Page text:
National Park Service
240 W 5th Ave.
Anchorage, AK 99501

Below is a sample letter. Please feel free to personalize the letter or write a comment in your own words – these can have a much greater impact than form comments. You may also use the draft of AWA’s comment letter,  and the NPS press release.

Please note: a Facebook chat on the proposal will be held later this month, and public hearings on the proposed ban will be held in locations across Alaska in October and November. We will be sending a list of these dates and times in a separate email Alert.

Thank you for supporting AWA and Alaska’s wildlife.


Sample letter:

Joel Hard, Deputy Regional Manager
National Park Service

RE: Hunting and Trapping Regulations in Alaska National Preserves
RIN: 1024-AE21

Dear Mr. Hard;

Thank you for standing up to the Alaska Board of Game by proposing regulations to permanently prohibit snaring, brown bear baiting, use of artificial light to locate and then kill hibernating bears, taking wolves when they are with pups, and killing bear cubs and sows with cubs on our national preserve lands.

I strongly support your approval of these proposed regulations.

Such targeted killing of top predators ignores the resulting long-term and possibly irreversible negative impacts on entire ecosystems. No doubt these Intensive Management programs will eventually have a detrimental effect on the very species – primarily moose and caribou – which they seek to increase, solely for the benefit of hunters.

The NPS is directed by Congress to protect natural and healthy populations of wildlife. Manipulation of wildlife populations to benefit other species (such as those being hunted) is specifically prohibited in the NPS Management Policies, which states: “The Service does not engage in activities to reduce the numbers of native species for the purpose of increasing the numbers of harvested species (i.e., predator control), nor does the Service permit others to do so on lands managed by the National Park Service.”

I ask that you follow the above directive and implement the proposed ban on the state’s abhorrent and ill-conceived intensive management program on national preserve lands in Alaska.

Being able to see bears and wolves in Alaska’s national preserves is an experience that I want to ensure is safeguarded for my generation and those to come.

Again, I ask that you approve these proposed hunting regulations. Thank you for the opportunity to comment.

[Your Name]
[City, State ZIP]

NPS announces public hearings on sport hunting proposals

The National Park Service will hold 17 public hearings this fall on proposed regulations and environmental assessment related to sport hunting in Alaska’s national preserves.

You can download the NPS press release in PDF format at the bottom of this post.

The proposals include prohibitions on taking wolf and coyote pups and adults in early summer when they den and their pelts have little commercial value; the taking of brown bears over bait stations; and the use of artificial light to take black bear cubs and sows with cubs at dens. Other procedural changes and wildlife harvest related changes are also proposed.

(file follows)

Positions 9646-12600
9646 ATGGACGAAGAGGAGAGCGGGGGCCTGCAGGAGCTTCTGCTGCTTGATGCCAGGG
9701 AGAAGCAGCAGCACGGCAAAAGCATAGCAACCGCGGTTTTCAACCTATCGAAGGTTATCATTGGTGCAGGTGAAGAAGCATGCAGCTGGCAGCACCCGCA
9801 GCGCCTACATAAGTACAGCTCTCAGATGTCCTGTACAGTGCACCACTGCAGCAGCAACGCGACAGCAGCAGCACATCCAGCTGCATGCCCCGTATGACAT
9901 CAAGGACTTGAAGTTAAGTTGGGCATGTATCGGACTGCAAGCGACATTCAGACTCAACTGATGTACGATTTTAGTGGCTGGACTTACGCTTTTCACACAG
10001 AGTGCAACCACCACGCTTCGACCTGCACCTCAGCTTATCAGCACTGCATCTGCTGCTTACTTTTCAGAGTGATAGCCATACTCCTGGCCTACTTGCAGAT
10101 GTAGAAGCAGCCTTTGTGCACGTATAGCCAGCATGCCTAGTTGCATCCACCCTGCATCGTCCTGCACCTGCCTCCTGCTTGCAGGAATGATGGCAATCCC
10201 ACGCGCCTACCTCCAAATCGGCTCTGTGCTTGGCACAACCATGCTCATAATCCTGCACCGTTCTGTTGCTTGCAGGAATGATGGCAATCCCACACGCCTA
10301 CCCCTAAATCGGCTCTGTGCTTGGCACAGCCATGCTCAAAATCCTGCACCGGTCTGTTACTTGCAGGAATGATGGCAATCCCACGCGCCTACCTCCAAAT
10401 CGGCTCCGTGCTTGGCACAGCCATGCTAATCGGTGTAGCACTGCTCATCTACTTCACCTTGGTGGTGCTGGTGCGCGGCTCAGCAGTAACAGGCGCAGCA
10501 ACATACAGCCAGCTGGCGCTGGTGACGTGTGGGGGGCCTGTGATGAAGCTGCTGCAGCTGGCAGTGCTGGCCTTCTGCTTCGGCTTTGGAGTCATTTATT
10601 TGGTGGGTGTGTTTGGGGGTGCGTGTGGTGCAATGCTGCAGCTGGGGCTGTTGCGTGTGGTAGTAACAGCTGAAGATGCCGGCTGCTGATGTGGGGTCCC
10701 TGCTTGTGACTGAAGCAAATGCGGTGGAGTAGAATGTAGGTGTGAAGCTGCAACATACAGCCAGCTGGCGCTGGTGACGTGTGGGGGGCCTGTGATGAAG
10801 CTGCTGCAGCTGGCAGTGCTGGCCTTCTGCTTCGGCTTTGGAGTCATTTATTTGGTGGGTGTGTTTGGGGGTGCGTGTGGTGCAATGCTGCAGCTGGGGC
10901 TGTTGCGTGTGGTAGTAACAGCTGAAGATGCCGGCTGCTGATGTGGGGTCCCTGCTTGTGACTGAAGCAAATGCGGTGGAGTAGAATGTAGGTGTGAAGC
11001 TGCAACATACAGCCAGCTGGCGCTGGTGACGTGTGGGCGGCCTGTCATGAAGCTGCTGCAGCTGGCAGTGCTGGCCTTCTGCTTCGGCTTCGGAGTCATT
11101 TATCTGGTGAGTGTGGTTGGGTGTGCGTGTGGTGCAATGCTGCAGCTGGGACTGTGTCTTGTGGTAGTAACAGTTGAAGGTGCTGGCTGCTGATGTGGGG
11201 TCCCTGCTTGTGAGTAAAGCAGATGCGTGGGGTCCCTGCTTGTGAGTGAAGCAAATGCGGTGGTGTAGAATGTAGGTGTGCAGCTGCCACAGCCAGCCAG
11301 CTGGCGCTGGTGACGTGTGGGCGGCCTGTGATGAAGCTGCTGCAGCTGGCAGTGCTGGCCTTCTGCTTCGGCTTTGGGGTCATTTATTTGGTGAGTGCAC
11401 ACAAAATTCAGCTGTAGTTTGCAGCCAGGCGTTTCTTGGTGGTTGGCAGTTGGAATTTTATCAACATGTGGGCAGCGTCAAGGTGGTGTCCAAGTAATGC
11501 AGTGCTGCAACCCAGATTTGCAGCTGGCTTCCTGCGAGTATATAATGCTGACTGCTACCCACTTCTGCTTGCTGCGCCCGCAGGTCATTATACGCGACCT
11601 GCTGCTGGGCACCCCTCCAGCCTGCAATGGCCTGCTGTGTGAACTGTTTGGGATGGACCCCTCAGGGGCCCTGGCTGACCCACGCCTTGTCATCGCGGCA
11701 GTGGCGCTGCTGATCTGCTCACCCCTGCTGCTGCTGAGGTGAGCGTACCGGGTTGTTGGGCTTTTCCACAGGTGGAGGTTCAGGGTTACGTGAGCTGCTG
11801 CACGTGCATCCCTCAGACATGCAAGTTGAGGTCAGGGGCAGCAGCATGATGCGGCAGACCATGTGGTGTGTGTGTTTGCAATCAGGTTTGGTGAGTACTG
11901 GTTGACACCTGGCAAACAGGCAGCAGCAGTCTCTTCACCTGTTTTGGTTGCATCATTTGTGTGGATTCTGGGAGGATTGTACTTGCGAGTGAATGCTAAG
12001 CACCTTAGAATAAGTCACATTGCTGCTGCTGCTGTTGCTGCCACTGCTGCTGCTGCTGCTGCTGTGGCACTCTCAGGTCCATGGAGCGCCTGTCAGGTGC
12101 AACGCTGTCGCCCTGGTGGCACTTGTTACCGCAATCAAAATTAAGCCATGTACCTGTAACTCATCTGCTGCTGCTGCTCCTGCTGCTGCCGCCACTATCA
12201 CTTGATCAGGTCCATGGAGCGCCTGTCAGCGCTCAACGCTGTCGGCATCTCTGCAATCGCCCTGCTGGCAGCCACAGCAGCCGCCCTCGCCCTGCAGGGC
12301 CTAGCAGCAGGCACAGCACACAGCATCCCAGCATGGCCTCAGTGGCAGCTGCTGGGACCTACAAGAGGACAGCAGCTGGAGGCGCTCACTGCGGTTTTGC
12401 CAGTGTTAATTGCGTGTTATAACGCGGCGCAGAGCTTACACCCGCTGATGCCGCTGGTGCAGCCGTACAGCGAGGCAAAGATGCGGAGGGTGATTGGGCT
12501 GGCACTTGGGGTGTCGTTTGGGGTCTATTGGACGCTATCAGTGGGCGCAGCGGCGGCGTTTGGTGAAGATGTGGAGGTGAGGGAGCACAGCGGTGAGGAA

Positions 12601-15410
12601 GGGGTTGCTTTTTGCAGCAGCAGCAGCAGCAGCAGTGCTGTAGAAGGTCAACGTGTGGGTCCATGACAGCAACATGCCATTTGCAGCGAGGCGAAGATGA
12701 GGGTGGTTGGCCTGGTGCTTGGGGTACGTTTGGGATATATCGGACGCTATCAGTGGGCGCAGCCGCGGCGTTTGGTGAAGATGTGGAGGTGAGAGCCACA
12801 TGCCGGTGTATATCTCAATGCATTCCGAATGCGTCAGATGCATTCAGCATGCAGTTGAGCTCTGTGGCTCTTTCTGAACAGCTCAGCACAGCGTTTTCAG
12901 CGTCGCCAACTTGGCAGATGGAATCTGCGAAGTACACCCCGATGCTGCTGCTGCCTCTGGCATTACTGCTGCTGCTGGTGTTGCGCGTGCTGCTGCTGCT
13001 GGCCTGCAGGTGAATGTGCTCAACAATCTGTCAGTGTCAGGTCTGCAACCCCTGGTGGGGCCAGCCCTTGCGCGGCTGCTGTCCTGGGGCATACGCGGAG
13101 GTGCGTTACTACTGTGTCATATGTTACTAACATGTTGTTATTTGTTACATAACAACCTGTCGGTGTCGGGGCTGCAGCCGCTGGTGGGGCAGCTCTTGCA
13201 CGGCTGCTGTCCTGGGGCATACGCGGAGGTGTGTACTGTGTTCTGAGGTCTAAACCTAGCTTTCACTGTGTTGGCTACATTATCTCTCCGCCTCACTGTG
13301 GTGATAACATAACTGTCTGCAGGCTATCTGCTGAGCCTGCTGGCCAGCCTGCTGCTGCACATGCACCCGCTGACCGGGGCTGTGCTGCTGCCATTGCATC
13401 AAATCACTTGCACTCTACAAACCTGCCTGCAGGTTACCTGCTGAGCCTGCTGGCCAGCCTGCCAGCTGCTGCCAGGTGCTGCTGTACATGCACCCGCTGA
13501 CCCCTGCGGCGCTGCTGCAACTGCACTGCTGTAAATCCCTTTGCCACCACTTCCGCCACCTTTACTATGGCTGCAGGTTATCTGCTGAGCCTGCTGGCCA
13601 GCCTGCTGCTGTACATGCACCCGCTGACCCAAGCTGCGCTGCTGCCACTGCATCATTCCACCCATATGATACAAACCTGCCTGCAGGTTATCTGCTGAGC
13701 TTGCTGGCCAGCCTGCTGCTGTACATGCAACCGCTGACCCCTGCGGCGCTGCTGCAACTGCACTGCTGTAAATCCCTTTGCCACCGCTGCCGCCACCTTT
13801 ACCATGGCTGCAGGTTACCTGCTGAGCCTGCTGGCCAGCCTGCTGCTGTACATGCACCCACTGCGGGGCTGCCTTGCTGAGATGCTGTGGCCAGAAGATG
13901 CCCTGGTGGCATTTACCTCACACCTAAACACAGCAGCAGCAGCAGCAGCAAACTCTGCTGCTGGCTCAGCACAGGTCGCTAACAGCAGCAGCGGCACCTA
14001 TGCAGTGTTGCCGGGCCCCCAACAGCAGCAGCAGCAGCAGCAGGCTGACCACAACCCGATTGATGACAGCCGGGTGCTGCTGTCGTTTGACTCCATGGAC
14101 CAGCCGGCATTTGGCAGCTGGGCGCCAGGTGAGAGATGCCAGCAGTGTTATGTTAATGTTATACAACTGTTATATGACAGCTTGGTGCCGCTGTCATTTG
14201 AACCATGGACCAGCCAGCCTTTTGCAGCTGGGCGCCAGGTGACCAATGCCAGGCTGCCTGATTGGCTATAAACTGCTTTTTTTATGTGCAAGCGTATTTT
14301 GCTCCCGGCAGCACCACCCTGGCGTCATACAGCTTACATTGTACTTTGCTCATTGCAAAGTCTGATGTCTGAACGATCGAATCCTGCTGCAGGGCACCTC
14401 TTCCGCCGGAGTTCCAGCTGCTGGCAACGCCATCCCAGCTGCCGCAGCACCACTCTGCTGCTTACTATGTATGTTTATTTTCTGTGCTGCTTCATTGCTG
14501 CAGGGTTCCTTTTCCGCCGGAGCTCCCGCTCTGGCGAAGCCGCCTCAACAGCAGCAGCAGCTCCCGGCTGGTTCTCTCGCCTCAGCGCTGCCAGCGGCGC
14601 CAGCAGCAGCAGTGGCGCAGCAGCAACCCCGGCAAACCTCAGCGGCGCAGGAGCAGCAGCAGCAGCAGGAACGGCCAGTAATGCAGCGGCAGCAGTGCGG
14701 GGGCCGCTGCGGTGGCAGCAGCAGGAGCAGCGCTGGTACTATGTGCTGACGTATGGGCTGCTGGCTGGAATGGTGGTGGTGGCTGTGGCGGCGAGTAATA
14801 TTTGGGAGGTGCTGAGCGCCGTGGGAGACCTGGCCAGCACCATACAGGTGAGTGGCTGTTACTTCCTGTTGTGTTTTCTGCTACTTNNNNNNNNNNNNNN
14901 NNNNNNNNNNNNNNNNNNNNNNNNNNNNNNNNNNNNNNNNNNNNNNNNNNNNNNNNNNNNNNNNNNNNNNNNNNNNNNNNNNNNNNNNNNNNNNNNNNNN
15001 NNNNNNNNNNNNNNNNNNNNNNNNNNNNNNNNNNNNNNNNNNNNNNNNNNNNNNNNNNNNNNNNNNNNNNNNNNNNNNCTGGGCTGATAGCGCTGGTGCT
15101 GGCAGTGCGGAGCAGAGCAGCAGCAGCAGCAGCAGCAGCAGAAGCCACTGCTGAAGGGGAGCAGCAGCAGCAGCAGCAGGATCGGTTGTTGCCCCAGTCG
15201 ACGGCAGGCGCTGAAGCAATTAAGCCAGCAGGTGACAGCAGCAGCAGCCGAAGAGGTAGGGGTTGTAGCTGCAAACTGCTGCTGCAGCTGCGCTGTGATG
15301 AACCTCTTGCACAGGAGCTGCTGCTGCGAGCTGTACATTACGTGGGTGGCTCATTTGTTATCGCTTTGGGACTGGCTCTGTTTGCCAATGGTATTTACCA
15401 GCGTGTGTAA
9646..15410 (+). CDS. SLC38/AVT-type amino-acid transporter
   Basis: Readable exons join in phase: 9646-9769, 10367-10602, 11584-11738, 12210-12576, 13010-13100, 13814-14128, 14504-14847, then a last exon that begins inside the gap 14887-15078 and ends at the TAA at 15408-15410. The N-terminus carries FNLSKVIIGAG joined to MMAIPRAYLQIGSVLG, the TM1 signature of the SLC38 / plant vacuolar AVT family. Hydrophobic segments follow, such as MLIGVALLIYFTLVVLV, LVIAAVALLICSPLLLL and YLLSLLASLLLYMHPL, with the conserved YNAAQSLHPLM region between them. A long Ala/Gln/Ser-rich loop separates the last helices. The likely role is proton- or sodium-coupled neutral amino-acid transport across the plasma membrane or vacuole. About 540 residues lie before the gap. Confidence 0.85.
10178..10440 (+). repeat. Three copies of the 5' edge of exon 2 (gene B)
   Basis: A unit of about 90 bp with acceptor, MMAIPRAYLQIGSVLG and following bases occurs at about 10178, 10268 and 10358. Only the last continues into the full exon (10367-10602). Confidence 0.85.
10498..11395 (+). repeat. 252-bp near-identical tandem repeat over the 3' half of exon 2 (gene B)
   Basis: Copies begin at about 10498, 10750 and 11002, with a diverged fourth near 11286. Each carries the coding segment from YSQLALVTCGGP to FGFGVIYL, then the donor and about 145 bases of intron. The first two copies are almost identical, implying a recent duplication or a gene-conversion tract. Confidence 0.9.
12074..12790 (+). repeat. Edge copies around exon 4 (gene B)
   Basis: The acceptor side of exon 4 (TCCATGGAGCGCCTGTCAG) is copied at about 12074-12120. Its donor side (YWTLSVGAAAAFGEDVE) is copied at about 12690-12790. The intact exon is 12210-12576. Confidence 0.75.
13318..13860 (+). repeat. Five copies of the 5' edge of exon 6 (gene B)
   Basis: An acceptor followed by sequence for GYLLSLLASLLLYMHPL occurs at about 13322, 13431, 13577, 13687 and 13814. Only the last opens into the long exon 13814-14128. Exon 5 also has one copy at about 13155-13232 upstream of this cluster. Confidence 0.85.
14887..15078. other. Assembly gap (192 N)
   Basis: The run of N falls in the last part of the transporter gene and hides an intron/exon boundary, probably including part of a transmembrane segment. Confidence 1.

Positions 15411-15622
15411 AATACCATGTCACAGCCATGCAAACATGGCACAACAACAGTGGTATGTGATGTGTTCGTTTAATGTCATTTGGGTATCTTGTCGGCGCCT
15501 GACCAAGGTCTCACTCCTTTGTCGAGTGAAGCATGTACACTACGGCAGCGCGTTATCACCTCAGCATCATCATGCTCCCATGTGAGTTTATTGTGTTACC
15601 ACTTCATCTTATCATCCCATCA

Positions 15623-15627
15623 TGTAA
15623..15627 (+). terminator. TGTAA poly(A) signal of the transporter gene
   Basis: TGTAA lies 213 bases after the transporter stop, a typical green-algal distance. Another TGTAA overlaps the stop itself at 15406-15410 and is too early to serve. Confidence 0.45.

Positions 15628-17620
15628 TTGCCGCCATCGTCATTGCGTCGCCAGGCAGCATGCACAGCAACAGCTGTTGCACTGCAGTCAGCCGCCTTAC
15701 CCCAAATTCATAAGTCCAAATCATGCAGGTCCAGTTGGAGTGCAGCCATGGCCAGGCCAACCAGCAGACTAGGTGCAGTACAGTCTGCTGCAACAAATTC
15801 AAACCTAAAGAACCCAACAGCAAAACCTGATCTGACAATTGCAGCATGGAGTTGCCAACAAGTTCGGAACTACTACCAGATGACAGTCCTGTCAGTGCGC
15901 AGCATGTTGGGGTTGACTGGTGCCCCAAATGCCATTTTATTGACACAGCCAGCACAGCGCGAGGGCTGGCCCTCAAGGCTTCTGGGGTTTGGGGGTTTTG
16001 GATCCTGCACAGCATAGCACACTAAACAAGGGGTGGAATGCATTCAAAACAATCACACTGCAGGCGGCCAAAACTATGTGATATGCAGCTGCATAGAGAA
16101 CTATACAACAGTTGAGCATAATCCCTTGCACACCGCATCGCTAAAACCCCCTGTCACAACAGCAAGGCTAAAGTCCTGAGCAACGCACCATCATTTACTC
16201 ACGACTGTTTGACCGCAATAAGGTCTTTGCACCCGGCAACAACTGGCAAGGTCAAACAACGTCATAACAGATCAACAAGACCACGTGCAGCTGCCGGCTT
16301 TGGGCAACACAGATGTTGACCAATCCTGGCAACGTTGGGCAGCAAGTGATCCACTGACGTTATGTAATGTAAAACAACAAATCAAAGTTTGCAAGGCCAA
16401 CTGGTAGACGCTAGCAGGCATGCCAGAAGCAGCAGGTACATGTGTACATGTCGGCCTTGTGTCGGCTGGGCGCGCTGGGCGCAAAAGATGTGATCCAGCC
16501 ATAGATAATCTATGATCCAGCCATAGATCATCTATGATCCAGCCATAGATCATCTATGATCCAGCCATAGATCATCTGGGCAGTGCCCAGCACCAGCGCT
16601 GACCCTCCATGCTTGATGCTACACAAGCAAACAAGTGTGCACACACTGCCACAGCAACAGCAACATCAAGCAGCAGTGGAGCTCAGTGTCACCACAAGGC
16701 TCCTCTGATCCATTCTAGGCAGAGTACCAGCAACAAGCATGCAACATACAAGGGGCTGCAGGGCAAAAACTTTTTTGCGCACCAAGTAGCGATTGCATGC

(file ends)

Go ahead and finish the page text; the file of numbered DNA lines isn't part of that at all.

The in-person public hearing schedule is as follows:

October 21 Palmer Community Center, 610 S. Valley Way 3-7 p.m.
October 22 Bettles, Gates of the Arctic NP Visitor Center 4:30-6 p.m.
October 22 Denali NP, Murie Science & Learning Center, 5-6 p.m.
October 23 Healy, Tri-Valley Community Center 6-7 p.m.
October 27 Cantwell, Cantwell Community Hall 6-7 p.m.
October 27 Nome, Sitnasuak Building, Front Street 6-7:30 p.m.
October 28 Kotzebue, Northwest Arctic Heritage Center 6-7:30 p.m.
October 28 Anchorage, Lydia Selkregg Chalet,
Russian Jack Springs Park 3-7 p.m.
October 30 Fairbanks, Morris Thompson Center, 7-9 p.m.
October 30 Soldotna, Kenai Peninsula Borough Building 3-7 p.m.
November 1 Yakutat, Yak-Tak Kwaan Office 1-4 p.m.
November 5 Eagle, Eagle School 6-8 p.m.
November 5 Copper Center, Wrangell-St. Elias NP Visitor Center
(Mile 106.8 Richardson Highway) 4-6 p.m.
November 6 Tok, Tok School 6-8 p.m.
November 18 Port Alsworth, Lake Clark NP Visitor Center 6-8 p.m.
November 20 Naknek, Bristol Bay Borough Assembly Chambers 7-9 p.m.

Recent authorizations by the State of Alaska’s Board of Game have liberalized predator hunting practices in many areas. This includes national preserves, which are managed in the same manner as national parks, but by law are open to sport hunting. Liberalized predator hunting intended to manipulate natural population dynamics conflicts with National Park Service law and policy. National park areas are managed to maintain natural ecosystems and processes, including wildlife populations and their behaviors. While sport hunting is consistent with the purposes for which national preserves were established in Alaska, NPS policies prohibit reducing native predators for the purpose of increasing numbers of harvested species.

The proposed rule would not restrict federal subsistence hunting on NPS managed lands.

An informational Facebook Chat will be held beginning October 20 and running through October 31. The regional Facebook address is On October 21, from 10 a.m. to Noon, National Park Service staff will be available to post real-time replies to questions. On-line dialogue is not considered official public comment.

The proposed regulations would apply in the following national preserves: Denali, Wrangell-St. Elias, Glacier Bay, Yukon-Charley Rivers, Gates of the Arctic, Noatak, Bering Land Bridge, Lake Clark, Katmai, Aniakchak, and the Alagnak Wild River.

On October 27, the NPS will hold a phone-in hearing from 11 a.m. to 12:30 p.m. where callers will identify themselves and can provide testimony which will be recorded. The toll-free number is 1-888-921-5898; callers will use 5499349# as the access code and be connected to the hearing.